- Eat real food. When we eat real food, which contains many nutrients, we are more satisfied, eat less, and lose belly fat. Getting adequate vitamins and minerals helps you burn calories more efficiently, helps regulate appetite, lowers inflammation, boosts detoxification, aids digestion, regulates stress hormones, and helps your cells become more insulin sensitive. Along with lots of green vegetables, include protein in every meal since studies show it keeps you fuller longer so you lose more weight.
- Manage stress levels. Chronic stress causes your brain to shrink and your belly to grow. Chronically elevated levels of your stress hormone cortisol cause increased blood sugar and cholesterol, depression, dementia, and promotes the accumulation of belly fat that we so commonly see in patients with insulin resistance or diabetes. You crave sugar and carbs and seek comfort food. Read this blog to understand how stress impacts you and effective strategies you can take to reduce stress levels.
- Address food sensitivities. We often crave the very foods we are allergic to. Getting off them is not easy, but after two to three days without them, you will have renewed energy, relief from cravings and symptoms, and begin to shed belly fat. Gluten and dairy are two big food sensitivities, but many others can create roadblocks that make losing belly fat nearly impossible. This blog further describes how food sensitivities can make you fat and how to intelligently eliminate them.
- Get 7- 8 hours of sleep. Not getting enough sleep drives sugar and carb cravings by affecting your appetite hormones. One study found even a partial night's poor sleep could contribute to insulin resistance. Poor sleep also adversely impacts fat-regulating hormones like leptin and ghrelin. You need to prepare for sleep. This blog provides 19 strategies to optimize sleep.
- Optimize your nutrient levels:
Take a high-quality multivitamin that contains blood sugar-balancing nutrients.
Optimize omega-3 fat. Omega-3 fatty acids are important for controlling insulin function. Optimize your vitamin D. Low levels of this critical vitamin impair appetite control. Consider taking natural supplements for cravings control. L-glutamine and PGX (a super fiber) are among the natural dietary supplements that can help reduce cravings.
- Monitor alcohol. A nice glass of red wine with a meal, a cold beer on a hot day, or a shot of tequila at a party are some of the sweet pleasures of life. But as a daily habit, alcohol can do more harm than you realize, especially if you have diabesity or struggle with weight loss. Consider this: If you drink two glasses of wine a day, you will consume about 72,000 extra calories a year, which could mean an extra 20 pounds a year. And these liquid calories go right to your belly. Stop for six weeks. See how you feel. Then, if you want, enjoy one to three glasses of wine or alcohol a week. (A "glass" is 5 ounces of wine, 1.5 ounces of distilled spirits, or 12 ounces of beer.)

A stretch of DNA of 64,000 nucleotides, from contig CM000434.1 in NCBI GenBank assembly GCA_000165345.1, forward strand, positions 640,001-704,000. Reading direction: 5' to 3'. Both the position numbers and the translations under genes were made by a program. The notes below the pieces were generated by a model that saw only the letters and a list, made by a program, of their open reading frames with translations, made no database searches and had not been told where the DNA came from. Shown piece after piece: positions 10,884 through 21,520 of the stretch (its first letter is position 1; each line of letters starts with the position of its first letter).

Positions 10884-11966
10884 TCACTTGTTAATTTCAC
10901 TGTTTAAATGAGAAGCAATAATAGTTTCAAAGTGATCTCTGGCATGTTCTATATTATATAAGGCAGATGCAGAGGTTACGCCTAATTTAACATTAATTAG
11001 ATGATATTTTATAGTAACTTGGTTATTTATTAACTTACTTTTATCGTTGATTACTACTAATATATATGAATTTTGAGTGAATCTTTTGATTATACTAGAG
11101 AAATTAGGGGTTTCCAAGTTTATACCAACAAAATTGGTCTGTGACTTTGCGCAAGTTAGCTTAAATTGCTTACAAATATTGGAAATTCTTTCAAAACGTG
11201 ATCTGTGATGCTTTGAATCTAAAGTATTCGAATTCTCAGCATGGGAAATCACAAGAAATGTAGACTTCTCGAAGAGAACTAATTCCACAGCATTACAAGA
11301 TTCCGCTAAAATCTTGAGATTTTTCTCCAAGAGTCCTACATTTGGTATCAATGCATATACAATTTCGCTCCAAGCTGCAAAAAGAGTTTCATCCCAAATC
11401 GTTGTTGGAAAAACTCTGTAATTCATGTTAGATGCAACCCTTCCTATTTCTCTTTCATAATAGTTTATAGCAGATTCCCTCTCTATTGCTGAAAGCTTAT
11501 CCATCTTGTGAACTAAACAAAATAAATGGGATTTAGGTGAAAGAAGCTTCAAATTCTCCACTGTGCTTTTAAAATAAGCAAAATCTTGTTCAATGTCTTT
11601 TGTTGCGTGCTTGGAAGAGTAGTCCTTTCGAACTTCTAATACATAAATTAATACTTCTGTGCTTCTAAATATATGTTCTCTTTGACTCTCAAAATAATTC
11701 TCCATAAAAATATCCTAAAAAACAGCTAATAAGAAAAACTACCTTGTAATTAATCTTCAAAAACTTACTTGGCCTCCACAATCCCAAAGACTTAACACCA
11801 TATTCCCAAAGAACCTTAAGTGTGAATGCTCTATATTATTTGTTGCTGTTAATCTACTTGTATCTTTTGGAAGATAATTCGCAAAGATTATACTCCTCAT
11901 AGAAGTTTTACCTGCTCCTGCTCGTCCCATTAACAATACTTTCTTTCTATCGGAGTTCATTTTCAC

- Exercise regularly. Aside from changing your diet, exercise is probably the single best medication for diabesity. Walk at least 30 minutes every day. For some, 30-60 minutes of more vigorous aerobic exercise four to six times a week may be necessary. Studies show interval training and weight resistance can improve fat loss. For a comprehensive exercise plan to burn fat, see this blog.
What one strategy would you add to permanently banish belly fat and become lean and healthy? Share yours below or on my Facebook fan page.
Wishing you health and happiness,
Mark Hyman, M.D.
Mark Hyman, M.D. believes that we all deserve a life of vitality -- and that we have the potential to create it for ourselves. That's why he is dedicated to tackling the root causes of chronic disease by harnessing the power of Functional Medicine to transform healthcare. He is a practicing family physician, an eight-time #1 New York Times bestselling author, and an internationally recognized leader, speaker, educator, and advocate in his field. He is the Director of the Cleveland Clinic Center for Functional Medicine. He is also the founder and medical director of The UltraWellness Center, chairman of the board of the Institute for Functional Medicine, a medical editor of The Huffington Post, and has been a regular medical contributor on many television shows including CBS This Morning, the Today Show, CNN, The View, the Katie Couric show and The Dr. Oz Show.